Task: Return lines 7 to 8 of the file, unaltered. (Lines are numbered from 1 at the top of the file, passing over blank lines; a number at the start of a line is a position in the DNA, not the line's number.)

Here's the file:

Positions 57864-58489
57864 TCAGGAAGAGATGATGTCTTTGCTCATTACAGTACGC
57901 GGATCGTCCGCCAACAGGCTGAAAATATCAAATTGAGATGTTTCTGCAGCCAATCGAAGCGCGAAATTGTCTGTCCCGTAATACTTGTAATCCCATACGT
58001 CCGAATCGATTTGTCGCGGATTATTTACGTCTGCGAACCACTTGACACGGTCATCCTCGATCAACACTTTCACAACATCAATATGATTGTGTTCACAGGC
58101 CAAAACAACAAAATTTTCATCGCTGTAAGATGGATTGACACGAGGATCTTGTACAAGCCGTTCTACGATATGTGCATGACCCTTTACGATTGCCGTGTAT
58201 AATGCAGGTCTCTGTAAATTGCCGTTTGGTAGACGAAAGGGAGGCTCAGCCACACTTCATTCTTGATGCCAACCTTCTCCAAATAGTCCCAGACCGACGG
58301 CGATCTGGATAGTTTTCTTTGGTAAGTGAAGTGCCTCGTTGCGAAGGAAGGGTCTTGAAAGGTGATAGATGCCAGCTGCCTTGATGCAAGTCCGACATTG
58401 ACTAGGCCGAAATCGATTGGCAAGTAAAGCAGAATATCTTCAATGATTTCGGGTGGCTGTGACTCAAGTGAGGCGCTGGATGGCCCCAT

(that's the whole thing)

58301 CGATCTGGATAGTTTTCTTTGGTAAGTGAAGTGCCTCGTTGCGAAGGAAGGGTCTTGAAAGGTGATAGATGCCAGCTGCCTTGATGCAAGTCCGACATTG
58401 ACTAGGCCGAAATCGATTGGCAAGTAAAGCAGAATATCTTCAATGATTTCGGGTGGCTGTGACTCAAGTGAGGCGCTGGATGGCCCCAT